The News Desk is a collection of news, notes and breaking items affecting the Fredericksburg community.
Education is a key to protecting river
Teaching young people to be good stewards of the Rappahannock River has been a core focus of the Friends of the Rappahannock for years.
The Fredericksburg-based river-protection group worked with 8,500 school students last year, said Daria Blom, FOR education director.
FOR educational programs address topics such as water quality, reducing pollution and runoff, and what homeowners can do to help keep the river clean.
All of this costs money, and FOR this week received $5,000 from the National Nursing Centers Consortium to expand its “Save the Crabs, Then eat ’Em” campaign along the tidal portion of the Rappahannock.
“We ask homeowners to pledge to not fertilize their lawns this spring, thereby keeping harmful nitrogen and phosphorus out of the river,” Blom said.
“This expansion includes working with middle and high school students to learn about water-quality issues and help promote the campaign.”
PNC Bank, meanwhile, has put up a $5,000 corporate sponsorship of FOR’s early-childhood science education programs.
“This program brings Fredericksburg Regional Head Start students and teachers to the river several times through the year to learn about their local environment,” Blom said.
One stop is typically Fredericksburg’s City Dock, where they can fish. For some, it’s the first time.
“Additionally, we are able to provide teacher-training workshops and valuable curriculum guides for other early-childhood educators,” Blom said, through a partnership with Smart Beginnings of the Rappahannock Area.
Another community education event sponsored by FOR is scheduled for March 23: the Wild and Scenic film Festival at Paragon Village 12 theater in Spotsylvania Towne Centre.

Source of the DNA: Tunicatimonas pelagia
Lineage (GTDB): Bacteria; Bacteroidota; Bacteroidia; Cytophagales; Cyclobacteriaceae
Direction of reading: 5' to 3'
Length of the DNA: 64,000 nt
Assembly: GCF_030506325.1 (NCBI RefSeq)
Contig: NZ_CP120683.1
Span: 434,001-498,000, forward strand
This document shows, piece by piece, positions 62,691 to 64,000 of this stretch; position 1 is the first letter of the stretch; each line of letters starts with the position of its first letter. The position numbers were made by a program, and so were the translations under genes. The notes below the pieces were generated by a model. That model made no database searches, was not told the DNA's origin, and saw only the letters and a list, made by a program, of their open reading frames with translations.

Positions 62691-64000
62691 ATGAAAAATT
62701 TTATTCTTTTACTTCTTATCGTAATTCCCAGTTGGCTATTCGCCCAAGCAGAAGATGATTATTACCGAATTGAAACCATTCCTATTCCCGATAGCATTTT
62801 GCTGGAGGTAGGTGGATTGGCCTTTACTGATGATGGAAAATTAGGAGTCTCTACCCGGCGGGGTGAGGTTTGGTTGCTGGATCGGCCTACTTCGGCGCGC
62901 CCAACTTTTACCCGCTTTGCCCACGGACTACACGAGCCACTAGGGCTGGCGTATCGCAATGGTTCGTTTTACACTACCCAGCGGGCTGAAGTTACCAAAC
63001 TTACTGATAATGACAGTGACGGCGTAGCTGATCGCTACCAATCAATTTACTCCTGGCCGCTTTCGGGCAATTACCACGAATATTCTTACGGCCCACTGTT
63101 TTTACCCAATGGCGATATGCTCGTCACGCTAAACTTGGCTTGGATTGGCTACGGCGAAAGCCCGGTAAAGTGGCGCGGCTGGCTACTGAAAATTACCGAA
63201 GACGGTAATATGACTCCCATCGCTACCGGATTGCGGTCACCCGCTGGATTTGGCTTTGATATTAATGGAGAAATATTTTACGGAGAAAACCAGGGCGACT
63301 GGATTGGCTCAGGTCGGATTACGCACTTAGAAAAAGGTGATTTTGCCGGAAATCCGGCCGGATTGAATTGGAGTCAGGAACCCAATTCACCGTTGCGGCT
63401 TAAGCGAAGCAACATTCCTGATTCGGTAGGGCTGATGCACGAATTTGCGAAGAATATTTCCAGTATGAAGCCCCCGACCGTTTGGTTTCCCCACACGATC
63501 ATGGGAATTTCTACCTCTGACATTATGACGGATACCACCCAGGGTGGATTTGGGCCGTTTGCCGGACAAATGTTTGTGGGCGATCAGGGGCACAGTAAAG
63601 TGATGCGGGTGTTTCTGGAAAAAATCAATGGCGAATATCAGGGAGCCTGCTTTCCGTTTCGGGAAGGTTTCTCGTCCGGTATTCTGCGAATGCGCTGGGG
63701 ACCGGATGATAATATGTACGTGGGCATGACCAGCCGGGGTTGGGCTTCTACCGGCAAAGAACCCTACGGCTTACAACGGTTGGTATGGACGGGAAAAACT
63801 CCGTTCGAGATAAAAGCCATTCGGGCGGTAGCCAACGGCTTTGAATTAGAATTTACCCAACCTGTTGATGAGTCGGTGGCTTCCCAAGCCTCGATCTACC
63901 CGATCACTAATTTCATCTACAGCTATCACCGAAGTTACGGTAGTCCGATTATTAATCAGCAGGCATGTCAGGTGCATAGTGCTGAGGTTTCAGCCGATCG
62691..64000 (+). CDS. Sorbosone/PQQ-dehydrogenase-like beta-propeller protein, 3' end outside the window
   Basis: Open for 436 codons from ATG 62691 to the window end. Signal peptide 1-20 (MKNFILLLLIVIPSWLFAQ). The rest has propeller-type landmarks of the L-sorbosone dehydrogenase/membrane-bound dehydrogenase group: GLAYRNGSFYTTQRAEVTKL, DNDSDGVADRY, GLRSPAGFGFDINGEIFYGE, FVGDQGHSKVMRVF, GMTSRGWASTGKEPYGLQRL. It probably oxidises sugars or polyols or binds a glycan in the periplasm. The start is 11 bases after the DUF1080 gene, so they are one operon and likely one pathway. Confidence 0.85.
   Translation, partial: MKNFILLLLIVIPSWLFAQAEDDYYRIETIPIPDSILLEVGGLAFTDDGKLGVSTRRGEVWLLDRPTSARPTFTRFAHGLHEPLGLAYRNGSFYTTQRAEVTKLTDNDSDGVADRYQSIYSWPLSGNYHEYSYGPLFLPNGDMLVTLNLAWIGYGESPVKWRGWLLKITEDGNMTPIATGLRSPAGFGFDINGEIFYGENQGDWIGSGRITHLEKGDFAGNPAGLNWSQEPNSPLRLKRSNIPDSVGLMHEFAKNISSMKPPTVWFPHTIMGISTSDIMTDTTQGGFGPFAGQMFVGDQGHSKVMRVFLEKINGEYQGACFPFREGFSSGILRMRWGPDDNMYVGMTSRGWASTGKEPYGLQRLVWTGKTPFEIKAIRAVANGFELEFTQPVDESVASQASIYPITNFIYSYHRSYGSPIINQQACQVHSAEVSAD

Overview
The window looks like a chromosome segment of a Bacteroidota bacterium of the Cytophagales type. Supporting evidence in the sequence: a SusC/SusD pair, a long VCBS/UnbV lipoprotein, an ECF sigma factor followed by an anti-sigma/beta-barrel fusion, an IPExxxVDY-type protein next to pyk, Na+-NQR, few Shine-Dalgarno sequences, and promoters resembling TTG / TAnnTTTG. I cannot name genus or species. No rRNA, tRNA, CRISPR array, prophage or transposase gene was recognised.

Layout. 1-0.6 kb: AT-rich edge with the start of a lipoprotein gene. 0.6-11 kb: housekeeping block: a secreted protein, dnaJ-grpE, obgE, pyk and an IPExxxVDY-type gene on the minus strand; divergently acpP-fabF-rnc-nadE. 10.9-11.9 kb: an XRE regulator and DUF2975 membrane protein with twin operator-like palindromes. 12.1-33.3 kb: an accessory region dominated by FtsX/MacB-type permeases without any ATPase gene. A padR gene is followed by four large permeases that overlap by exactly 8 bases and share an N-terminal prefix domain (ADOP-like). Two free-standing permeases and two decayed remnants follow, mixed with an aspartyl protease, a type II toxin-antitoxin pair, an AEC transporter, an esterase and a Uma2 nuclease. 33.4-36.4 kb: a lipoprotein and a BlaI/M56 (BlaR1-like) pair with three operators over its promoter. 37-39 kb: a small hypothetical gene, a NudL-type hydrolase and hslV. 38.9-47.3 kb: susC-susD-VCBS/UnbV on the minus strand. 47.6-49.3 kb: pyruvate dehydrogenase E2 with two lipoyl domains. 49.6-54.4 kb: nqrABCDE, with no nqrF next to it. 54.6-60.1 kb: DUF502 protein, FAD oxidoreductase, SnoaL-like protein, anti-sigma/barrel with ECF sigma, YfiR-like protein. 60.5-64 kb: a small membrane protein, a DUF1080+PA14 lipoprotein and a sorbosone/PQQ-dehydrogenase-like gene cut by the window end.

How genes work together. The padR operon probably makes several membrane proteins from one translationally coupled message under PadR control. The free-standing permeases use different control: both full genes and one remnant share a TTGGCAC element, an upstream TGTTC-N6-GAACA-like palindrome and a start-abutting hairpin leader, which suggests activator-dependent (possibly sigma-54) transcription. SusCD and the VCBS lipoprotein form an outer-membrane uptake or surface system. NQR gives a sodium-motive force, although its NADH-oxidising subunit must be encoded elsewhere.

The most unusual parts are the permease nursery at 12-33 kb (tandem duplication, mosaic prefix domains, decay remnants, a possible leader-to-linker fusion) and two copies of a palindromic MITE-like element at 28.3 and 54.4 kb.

Blom says other local conservation groups will be on hand, as well.
“We have a lot of initiatives going on,” Blom said.
With spring break on the horizon, “we have alternative spring break programs for high school students, an internship program with [University of Mary Washington] students who present programs to kids in classrooms.” They also provide field guides and other resource materials for students in backpacks placed in school libraries.
Why so much effort for students?
“They are the future stewards” of the Rappahannock and its watershed. “We’re trying to encourage their environmental ethics at an early age and help them develop.”
WANT TO GO?
WHO: Friends of the Rappahannock
WHAT: Wild and Scenic Film Festival
WHEN: Saturday, March 23, 9:30 a.m. to 12:30 p.m.
WHERE: Paragon Village 12 theater
DETAILS: A collection of short films meant to inspire action through films addressing energy, food systems, biodiversity and the protection and restoration of wild lands and waters. Tickets are $8 in advance; $10 at the theater. To order tickets in advance: riverfriends.org.
Rusty Dennen: 540/374-5431